Connecting You (HYAP)
Everyone goes through tough times and sometimes young people and families need a hand.
Connecting You helps young people (aged 12-15) from Tweed Heads to Grafton who are having problems at home, or who are at risk of becoming homeless, to get connected with family, friends, work, school, and the community.
Referrals to Connecting You come from the Department of Family and Community Services (FACS).
Connecting You provides practical and emotional support for young people and their families. We help with things like:
- Improving relationships – support to maintain/rebuild connections with family and extended family and other supports in the community;
- Family Mediation;
- Goal setting;
- Connecting with school/training/work; and
- Finding out what young people like to do and helping connect them with activities.
Qualified workers can travel to meet you where possible. A worker is linked to each young person and family members to help in sorting things out with their family; help them to stay in school or other educational options; and help find somewhere safe to stay if necessary.
Frequently Asked Questions for HYAP Family Carer
1. What does the day in the life of a HYAP Family Carer look like?
As a HYAP Faily Carer, you will be expected to provide a safe and nurturing home environment for young people aged 12-15 years who are experiencing homelessness. Young people will be placed with you by our HYAP Case Managers for up to 28 days while they work with the young person and their family and extended family to heal ruptured family relationships and explore opportunities for long term, safe, supported accommodation.
In providing a home-like environment some of the daily tasks will include shopping for groceries, cooking nutritious meals, assisting young people with their day-to-day activities, and supporting the well-being of the young people.
To be successful in this role you will have the resilience, maturity, emotional intelligence and the mentoring skills to provide a safe, stable and supportive home environment.
Family Carers must demonstrate an understanding of the importance of the origins, culture and past experience of the young person and support the ongoing contact and family restoration work of the HYAP Case Manager.
2. Aboriginal and Torres Strait Islander Family Carers
Our service is committed to supporting young people’s connection to kinship and culture and is very keen to recruit Aboriginal and Torres Strait Islander Family Carers.
3. What training is involved?
HYAP Family Carers will complete an assessment process that involves a number of probity checks, participating in several interviews, and attending three days of mandatory carer training. Carers will also receive specialised training in adolescent development, the impact of trauma, and therapeutic behaviour support.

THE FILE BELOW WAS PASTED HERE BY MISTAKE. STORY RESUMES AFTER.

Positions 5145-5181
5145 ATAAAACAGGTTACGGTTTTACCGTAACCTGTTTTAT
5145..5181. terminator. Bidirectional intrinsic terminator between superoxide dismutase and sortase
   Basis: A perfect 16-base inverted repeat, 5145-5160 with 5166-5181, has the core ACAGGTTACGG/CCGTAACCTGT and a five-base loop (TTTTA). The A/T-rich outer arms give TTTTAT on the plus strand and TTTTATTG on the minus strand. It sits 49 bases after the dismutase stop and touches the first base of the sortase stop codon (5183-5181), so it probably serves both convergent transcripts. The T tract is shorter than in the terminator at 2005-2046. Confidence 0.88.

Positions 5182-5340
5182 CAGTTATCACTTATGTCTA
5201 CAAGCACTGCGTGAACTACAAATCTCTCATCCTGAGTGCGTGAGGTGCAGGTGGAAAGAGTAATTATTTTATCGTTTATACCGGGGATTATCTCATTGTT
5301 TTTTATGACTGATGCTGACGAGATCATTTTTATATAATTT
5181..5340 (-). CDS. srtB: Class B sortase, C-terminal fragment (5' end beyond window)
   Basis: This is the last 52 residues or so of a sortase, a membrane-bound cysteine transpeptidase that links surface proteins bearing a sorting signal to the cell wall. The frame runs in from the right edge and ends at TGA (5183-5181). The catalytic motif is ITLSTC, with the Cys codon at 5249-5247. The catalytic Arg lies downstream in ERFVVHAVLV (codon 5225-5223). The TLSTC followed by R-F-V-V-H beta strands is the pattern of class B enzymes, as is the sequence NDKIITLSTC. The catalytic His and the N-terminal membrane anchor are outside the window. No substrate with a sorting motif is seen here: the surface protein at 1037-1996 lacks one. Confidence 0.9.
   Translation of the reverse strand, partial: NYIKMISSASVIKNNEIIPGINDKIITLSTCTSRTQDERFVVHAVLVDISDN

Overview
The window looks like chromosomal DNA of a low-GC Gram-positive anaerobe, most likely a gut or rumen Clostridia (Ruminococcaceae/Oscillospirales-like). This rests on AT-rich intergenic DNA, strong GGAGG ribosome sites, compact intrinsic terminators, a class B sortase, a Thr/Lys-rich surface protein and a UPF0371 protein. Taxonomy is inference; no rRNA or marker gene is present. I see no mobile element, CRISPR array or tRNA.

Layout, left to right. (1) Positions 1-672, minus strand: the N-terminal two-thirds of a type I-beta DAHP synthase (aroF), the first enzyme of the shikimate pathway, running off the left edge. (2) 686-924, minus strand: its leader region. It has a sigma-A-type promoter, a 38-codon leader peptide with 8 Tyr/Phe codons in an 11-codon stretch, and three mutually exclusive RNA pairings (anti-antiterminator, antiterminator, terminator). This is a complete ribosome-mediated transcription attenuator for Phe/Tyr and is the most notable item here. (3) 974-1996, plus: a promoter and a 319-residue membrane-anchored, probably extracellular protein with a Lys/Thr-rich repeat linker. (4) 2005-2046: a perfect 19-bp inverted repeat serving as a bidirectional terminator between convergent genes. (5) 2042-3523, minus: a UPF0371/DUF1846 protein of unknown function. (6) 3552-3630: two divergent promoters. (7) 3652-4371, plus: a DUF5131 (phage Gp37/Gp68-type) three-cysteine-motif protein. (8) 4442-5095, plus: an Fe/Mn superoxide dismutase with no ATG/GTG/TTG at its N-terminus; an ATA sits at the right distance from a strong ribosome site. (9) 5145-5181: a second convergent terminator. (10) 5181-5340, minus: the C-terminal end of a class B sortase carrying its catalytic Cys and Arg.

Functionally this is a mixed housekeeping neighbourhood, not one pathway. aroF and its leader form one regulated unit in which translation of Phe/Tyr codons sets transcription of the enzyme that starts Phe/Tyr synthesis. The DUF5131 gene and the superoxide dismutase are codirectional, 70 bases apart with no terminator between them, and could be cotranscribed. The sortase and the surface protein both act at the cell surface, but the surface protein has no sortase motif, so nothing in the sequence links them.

4. What benefits do HYAP Family Carers receive?
The Family Carer role attracts:
- A retainer to ensure that they are available exclusively to support the HYAP program. This will be supplemented with a nightly accommodation placement allowance consistent with OOHC intensive foster care rates.
- Specialised training, including how to support young people affected by trauma.
- Intensive support from Pathfinders therapeutic specialists, and Social Futures case managers.
5. What if I have my own children at home?
HYAP Family Carers will focus on working collaboratively with Social Futures case managers to support family restoration and to meet the young people’s needs. Some young people will need more support than others. For this reason, the role will suit people who don’t have dependent children at home. If you have adult children at home this can be considered and they need the same probity checks as you.
6. Do I need to be an Australian citizen?
Yes, you need to have Australian citizenship or permanent residency.
7. Do I need a driver’s licence?
Yes, you need a current NSW drivers licence.
8. Can I be a HYAP Family Carer if I work full-time?
Carers can be part of a couple, single, studying, retired or working. However one carer must be able to provide full-time care to the young people in the home.
9. What is the policy around pets?
A pet can be a great therapeutic companion for young people experiencing trauma and distress, but of course it depends on the nature, breed and temperament of the pet and the individual needs of the young people We will discuss this with you and come to an agreement about what is in the best interests of the young people.
10. What does the accommodation have to look like?
Family Carers should have adequate, safe accommodation for a young person. This does not mean that applicants should necessarily own their own home. A young person needs to have their own bedroom.
11. What is the level of expectation for the carer? Are they supposed to ‘parent’ the young people in their care?
HYAP Family Carers are expected to provide the young people with a nurturing, supportive stable home environment and work collaboratively with Pathfinders and Social Futures staff to meet the needs of the young people. Carers receive specialised training, including how to support young people experiencing trauma and separation from family, and support from Pathfinder’s therapeutic specialists, and Social Future’s staff. Our aim is to support young people to return home to their families as quickly as possible – as long as it is safe to do so. Social Futures staff will do this by working intensively with the young person, their parents and their extended family. The HYAP Family Carer is not expected to ‘parent’ the young people – they already have parents – but they do need to provide them with a loving, nurturing, supportive home.
12. How do I find out more?
For more info or to apply to become a HYAP Family Carer call 6620 1800 or email Jennifer.Parke@social futures.org.au
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